China is already leading the way in the development of its central bank digital currency project, and crypto adoption in Brazil is growing following the legalization of it as a payment method in the country late last year. This move further underscores the growing interest in creating alternative currencies to challenge the US dollar’s hegemony.

While the US continues its war on crypto, financial regulators are tightening the screws on the embryonic industry. This move is seen as a way to maintain the US dollar’s dominance and prevent the emergence of alternative currencies. However, the BRICS alliance and other emerging economies appear to be forging ahead with their plans to create a new financial order, one that is more equitable and better suited to their needs.


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Crypto Investment Platform Bitpanda Launches Commodities Trading

Bitpanda announced Monday that it has added commodities trading to its investment platform to enable its users to trade oil, natural gas, aluminium, and wheat.

The new asset class is set to allow investors to benefit from short-term price movements of commodities such as oil, natural gas, aluminium, wheat, and more.

As per the announcement, users will now involve in commodities trading on the Bitpanda platform, 24/7, starting from as little as 1 Euro, alongside a range of digital assets like cryptocurrencies, crypto indices, stocks, exchange-traded funds (ETFs), precious metals, among others.

Historically commodities have tended to move independently of stocks and bonds, thus making them a great way to diversify portfolios. They can also protect investors against inflation – when prices at grocery stores go up, commodity prices also go up.

Eric Demuth, co-founder and CEO of Bitpanda, talked about the development: “since we first started Bitpanda, our mission has always been to remove the barriers to entry and enable people to access financial markets in a simple and secure way. I’m excited we’ve been able to add commodities to the platform at a time when inflation is biting into people’s savings. Bitpanda customers can now bet against their gas bill and benefit from the short-term price movements of key commodities like oil, natural gas, corn, wheat and many more.”

According to the Austria-based cryptocurrency trading platform, users can buy, sell, or swap commodities just like any other digital asset on the platform.

The platform already offers digitized versions of precious metals like gold, platinum, and silver, as part of its portfolio on its trading platform.

Expanding Financial Access to Users

BitPanda allows retail investors to invest in various products, including cryptocurrency, stocks, and precious metals, among others.

The latest development is part of efforts by the company to continue expanding its investment platform.

In October last year, BitPanda appointed a former executive at JPMorgan, Joshua Barraclough, to lead a new division in the platform – BitPanda Pro, a platform targeting fulfilling the needs of experienced traders and institutional investors.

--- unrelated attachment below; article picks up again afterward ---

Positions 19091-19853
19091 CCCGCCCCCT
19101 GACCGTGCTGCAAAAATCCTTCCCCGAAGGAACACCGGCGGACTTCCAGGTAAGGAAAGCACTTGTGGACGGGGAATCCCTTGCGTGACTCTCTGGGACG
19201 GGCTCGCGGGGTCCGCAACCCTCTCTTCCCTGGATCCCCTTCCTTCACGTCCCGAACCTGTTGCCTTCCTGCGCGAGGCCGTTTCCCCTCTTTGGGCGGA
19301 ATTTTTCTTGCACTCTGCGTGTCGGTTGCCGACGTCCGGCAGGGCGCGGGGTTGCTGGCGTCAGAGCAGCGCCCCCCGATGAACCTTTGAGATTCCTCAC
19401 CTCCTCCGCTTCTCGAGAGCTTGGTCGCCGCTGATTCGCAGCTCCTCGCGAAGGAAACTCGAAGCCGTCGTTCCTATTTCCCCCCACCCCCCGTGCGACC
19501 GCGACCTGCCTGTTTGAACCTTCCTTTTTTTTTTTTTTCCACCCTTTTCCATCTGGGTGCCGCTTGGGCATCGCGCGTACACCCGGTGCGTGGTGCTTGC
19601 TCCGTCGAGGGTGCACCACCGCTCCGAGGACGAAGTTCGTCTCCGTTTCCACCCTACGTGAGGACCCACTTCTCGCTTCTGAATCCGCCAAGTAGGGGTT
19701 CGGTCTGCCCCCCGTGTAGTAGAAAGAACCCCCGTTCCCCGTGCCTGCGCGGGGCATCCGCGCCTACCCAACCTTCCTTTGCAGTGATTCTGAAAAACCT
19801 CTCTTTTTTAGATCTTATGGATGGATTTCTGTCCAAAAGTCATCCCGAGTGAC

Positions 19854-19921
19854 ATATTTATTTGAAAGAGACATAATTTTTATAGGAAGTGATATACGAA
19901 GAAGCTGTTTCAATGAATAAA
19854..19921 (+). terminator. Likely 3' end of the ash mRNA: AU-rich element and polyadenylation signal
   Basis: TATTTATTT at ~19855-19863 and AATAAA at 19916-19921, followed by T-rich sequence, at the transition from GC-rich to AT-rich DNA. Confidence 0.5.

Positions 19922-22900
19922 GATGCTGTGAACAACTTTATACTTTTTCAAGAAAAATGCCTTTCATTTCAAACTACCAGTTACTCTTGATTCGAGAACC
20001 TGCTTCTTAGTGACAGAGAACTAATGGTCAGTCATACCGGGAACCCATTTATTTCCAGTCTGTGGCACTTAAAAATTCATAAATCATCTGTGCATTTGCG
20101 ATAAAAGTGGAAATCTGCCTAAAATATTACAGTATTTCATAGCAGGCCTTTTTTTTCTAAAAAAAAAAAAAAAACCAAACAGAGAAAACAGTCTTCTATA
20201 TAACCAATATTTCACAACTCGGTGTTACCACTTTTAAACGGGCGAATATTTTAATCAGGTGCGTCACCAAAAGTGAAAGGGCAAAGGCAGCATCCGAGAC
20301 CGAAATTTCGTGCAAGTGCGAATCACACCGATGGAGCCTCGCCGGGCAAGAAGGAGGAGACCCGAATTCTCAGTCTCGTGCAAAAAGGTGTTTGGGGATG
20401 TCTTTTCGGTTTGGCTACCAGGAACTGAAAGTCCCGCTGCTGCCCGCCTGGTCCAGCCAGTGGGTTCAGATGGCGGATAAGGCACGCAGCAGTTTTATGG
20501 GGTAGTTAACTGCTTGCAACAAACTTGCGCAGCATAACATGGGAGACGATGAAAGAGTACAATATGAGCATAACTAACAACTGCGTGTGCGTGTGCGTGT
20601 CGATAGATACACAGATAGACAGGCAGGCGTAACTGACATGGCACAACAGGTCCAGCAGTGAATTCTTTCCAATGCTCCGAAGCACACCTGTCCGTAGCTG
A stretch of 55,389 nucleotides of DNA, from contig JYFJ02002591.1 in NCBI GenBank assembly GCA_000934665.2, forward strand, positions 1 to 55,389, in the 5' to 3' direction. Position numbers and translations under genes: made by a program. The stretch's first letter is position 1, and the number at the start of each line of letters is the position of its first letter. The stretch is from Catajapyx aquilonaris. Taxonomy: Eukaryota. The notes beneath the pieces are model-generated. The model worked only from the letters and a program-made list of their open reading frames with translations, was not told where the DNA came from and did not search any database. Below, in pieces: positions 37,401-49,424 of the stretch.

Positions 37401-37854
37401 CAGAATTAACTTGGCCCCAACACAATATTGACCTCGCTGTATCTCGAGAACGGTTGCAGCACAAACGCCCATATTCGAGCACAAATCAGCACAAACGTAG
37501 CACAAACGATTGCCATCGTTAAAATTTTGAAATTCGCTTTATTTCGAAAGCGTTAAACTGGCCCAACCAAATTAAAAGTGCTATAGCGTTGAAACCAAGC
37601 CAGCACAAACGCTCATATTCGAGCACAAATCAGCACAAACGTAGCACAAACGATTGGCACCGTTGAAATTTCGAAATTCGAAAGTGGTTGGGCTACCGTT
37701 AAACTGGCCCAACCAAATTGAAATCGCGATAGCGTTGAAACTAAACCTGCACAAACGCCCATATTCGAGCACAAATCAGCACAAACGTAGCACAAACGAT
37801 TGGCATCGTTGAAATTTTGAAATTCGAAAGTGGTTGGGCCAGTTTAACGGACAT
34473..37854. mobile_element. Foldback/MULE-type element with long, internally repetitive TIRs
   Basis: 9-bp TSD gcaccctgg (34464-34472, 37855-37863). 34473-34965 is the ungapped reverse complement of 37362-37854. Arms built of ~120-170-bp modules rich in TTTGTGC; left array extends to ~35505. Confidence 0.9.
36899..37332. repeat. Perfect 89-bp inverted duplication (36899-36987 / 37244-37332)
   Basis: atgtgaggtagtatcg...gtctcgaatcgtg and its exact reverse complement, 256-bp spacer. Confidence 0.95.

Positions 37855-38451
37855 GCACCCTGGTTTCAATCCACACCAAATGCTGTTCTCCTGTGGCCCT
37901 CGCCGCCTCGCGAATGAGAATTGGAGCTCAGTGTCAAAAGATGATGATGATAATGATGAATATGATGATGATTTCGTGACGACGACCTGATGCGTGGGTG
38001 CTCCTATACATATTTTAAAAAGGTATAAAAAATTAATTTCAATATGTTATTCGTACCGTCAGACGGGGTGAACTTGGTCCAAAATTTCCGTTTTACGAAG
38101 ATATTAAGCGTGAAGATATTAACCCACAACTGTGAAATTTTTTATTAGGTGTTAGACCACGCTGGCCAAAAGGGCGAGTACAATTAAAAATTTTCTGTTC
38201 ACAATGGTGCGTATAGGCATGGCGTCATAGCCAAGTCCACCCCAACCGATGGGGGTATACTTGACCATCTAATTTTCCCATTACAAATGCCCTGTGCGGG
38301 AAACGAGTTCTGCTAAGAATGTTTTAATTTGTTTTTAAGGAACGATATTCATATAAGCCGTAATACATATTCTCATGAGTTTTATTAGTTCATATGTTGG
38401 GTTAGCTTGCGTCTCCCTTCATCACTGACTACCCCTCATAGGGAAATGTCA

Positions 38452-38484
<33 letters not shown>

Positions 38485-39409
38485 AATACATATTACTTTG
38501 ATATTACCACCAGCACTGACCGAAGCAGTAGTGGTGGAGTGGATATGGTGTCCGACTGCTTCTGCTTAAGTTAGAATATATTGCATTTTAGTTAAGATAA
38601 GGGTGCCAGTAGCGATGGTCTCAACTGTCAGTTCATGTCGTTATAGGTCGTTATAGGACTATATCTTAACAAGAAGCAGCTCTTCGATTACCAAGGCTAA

In July this year, Bitpanda launched more than four crypto indices for investors, providing more options by helping them to diversify their portfolios.

The firm designed the launches to simplify investment in different crypto projects, such as the metaverse, decentralized finance (DeFi), smart contracts, and infrastructure through new automated crypto indices.

Image source: Shutterstock


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Indian government is reportedly considering regulating crypto as a commodity

The Indian government may be looking into establishing a legal framework for crypto as early as February based on digital currencies as an “asset.”

According to an Oct. 26 report from Indian news outlet Business Today, officials with the country’s Finance Ministry said the potential legal framework would treat cryptocurrencies closer to commodities than currencies. If this legislation comes to fruition, it would represent a different approach than an outright ban on digital assets in the country which some Indian lawmakers have reportedly been considering.

The officials added any potential law on cryptocurrencies in the country would likely come around the time the government submits the Union Budget of India on Feb. 1, in time to take effect by the next fiscal year. They added they were engaging with the Reserve Bank of India, or RBI, to work out the details of any crypto legal framework.

Labeling crypto as an “asset” under Indian law would likely have tax implications for retail investors and exchanges in the country. The Tax Department of India was reportedly looking at taxing crypto earnings through trades and exchanges, but no decision has seemingly been reached from anyone in government at the time of publication.

Related: Proposed crypto ban legislation reportedly under review by India’s government

With a population of roughly 1.4 billion, India choosing to establish a concrete legal framework for cryptocurrencies would likely make significant ripples throughout the space. The government has largely not taken a firm position on regulating digital currency since overturning a blanket ban from the RBI in March. Since that time multiple reports have circulated citing sources within the government that both suggest the country’s parliament is backing down from creating a new law banning crypto trading in India, and also looking at alternative solutions to regulate digital assets.